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Landscape evolution in eastern Chuckwalla Valley, Riverside County, California

March 29, 2021

This study investigates sedimentary and geomorphic processes in eastern Chuckwalla Valley, Riverside County, California, a region of arid, basin-and-range terrain where extensive solar-energy development is planned. The objectives of this study were to (1) measure local weather parameters and use them to model aeolian sediment-transport potential; (2) identify surface sedimentary characteristics in representative localities; and (3) evaluate long-term landscape evolution rates and processes by analyzing stratigraphy in combination with luminescence geochronology.

The new stratigraphic and geochronologic data presented in this report demonstrate the varying local significance of aeolian, alluvial fan, lacustrine (playa), and possibly Colorado River influence over a range of time scales. The dominant sand-transport direction in eastern Chuckwalla Valley is toward the northeast, consistent with the recognized regional west-to-east wind direction. However, occasional strong wind events from the north can transport large quantities of sand southward and temporarily reshape local geomorphic features. Influence of a northwest wind direction is also locally dominant around mountain ranges and controls the modern morphology of the Palen dune field. Modeled sand fluxes are on the order of 105 kilograms per meter width per year at the site of weather monitoring, 5 kilometers northwest of the Mule Mountains. Aeolian dunes are locally well developed and actively migrating. Their location and activity are determined largely by sediment supply from playa surfaces and ephemeral stream channels, which also control the dunes’ spatial extent and migration potential; stream channels act as both source and sink for aeolian sediment in this environment.

Excavations at five sites along a northwest-to-southeast transect reveal that playa deposits formed around 266–226 thousand years ago south of the McCoy Mountains and immediately north of the present location of Interstate 10. The playa material is overlain by late Pleistocene to Holocene alluvial fan deposits. To the southeast (south of Interstate 10, but north of the Mule Mountains), we identified rapid accumulation of alluvial sediment around the time of the Last Glacial Maximum (23–20 thousand years ago), unconformably overlain by a locally varying assemblage of recent aeolian material or Holocene alluvial fan sediment. We have used stratigraphic characteristics and luminescence ages to calculate accumulation rates for sites in eastern Chuckwalla Valley, and thereby to identify spatial variation in landscape stability over decadal and longer time scales.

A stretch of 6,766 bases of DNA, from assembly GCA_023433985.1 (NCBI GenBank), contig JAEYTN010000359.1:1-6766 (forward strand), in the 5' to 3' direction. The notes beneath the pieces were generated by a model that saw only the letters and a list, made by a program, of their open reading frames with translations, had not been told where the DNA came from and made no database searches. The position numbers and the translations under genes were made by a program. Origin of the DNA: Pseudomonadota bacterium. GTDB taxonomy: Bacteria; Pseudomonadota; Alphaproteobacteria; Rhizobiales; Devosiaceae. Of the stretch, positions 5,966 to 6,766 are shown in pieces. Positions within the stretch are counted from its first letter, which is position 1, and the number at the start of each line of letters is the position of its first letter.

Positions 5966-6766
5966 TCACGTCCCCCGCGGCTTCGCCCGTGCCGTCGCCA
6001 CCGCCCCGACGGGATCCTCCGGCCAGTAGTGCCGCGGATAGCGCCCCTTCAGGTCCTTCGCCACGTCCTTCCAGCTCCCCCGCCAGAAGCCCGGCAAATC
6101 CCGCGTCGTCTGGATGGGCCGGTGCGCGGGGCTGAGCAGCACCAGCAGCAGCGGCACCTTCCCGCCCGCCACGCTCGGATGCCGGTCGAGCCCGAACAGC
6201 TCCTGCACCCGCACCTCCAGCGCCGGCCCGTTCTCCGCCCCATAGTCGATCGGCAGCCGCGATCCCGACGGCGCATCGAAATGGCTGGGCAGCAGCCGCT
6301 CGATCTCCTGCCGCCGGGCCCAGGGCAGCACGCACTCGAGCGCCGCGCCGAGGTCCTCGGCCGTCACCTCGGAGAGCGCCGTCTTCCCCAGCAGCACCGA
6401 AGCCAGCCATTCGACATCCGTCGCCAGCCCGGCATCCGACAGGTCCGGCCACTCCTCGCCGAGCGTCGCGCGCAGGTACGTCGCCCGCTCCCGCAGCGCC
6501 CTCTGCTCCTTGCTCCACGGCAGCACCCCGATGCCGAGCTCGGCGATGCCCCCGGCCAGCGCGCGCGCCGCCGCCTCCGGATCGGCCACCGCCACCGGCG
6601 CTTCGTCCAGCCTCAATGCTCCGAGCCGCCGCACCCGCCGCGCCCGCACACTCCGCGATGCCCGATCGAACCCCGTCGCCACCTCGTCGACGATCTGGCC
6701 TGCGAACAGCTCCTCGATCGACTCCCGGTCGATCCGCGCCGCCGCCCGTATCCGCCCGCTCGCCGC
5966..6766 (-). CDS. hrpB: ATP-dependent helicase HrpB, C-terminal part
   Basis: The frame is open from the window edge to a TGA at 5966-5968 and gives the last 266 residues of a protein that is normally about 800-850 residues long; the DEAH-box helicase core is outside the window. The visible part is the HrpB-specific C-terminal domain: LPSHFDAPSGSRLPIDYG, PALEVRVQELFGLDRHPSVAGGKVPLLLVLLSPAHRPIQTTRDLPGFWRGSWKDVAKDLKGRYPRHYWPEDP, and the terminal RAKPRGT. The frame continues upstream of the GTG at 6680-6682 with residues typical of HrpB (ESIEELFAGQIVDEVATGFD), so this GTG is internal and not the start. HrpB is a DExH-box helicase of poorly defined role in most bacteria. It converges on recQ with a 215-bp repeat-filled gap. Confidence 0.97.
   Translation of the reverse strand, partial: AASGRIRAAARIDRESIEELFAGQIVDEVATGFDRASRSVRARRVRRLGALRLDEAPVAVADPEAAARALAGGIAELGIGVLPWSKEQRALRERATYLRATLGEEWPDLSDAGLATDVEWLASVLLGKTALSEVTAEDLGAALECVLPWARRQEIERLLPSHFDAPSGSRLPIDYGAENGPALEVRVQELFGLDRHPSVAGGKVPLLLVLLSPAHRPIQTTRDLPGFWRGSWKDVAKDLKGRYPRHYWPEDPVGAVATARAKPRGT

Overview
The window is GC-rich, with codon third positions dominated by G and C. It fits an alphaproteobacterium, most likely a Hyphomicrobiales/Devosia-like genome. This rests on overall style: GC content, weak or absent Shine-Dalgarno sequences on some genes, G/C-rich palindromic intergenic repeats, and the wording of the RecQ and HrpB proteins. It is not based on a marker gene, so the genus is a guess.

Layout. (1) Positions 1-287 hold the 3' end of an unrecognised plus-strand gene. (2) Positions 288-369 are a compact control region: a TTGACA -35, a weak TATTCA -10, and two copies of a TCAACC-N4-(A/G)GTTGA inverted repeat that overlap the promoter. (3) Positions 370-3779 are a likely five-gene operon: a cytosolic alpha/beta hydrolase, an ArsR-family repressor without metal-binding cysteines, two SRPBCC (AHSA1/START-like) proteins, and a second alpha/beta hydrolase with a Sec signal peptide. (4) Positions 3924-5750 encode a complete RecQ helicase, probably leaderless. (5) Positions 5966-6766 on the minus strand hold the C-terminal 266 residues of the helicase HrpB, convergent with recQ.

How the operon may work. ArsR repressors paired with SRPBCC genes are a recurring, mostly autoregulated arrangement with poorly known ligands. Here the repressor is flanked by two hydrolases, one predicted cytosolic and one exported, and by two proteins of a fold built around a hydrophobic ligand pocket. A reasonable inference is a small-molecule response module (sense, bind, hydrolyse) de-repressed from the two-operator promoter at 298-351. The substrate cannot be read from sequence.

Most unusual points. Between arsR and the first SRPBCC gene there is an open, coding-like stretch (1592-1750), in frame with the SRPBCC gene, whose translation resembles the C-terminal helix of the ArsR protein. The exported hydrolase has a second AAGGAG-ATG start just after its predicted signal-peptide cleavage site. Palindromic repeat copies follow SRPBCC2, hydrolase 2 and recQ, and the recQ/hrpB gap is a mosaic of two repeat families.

If future solar-energy development plans are to include natural sand-transport corridors, plans would entail retaining the ability for sand to be transported eastward from the ephemeral stream channels and playas that supply sediment to the dunes, sand sheets, and sand ramps of Chuckwalla Valley, and also to allow for southward transport during episodic strong weather events several times per year. The aeolian sediment-transport corridors are dynamic spatially and temporally, reorganizing on the basis of seasonal changes to wind drift potential. Future landscape stability also will be determined by climate-driven changes to vegetation and thereby to aeolian sediment availability. In a warmer, drier climate, aeolian sediment activity is expected to increase, owing to a decrease in stabilizing vegetation cover and more extreme rain that supplies sediment to ephemeral stream channels and playas from which it is remobilized by wind.

Publication Year 2021
Title Landscape evolution in eastern Chuckwalla Valley, Riverside County, California
DOI 10.3133/sir20215017
Authors Amy E. East, Harrison J. Gray, Margaret Hiza Redsteer, Matthew Ballmer
Publication Type Report
Publication Subtype USGS Numbered Series
Series Title Scientific Investigations Report
Series Number 2021-5017
Index ID sir20215017
Record Source USGS Publications Warehouse
USGS Organization Crustal Geophysics and Geochemistry Science Center; Pacific Coastal and Marine Science Center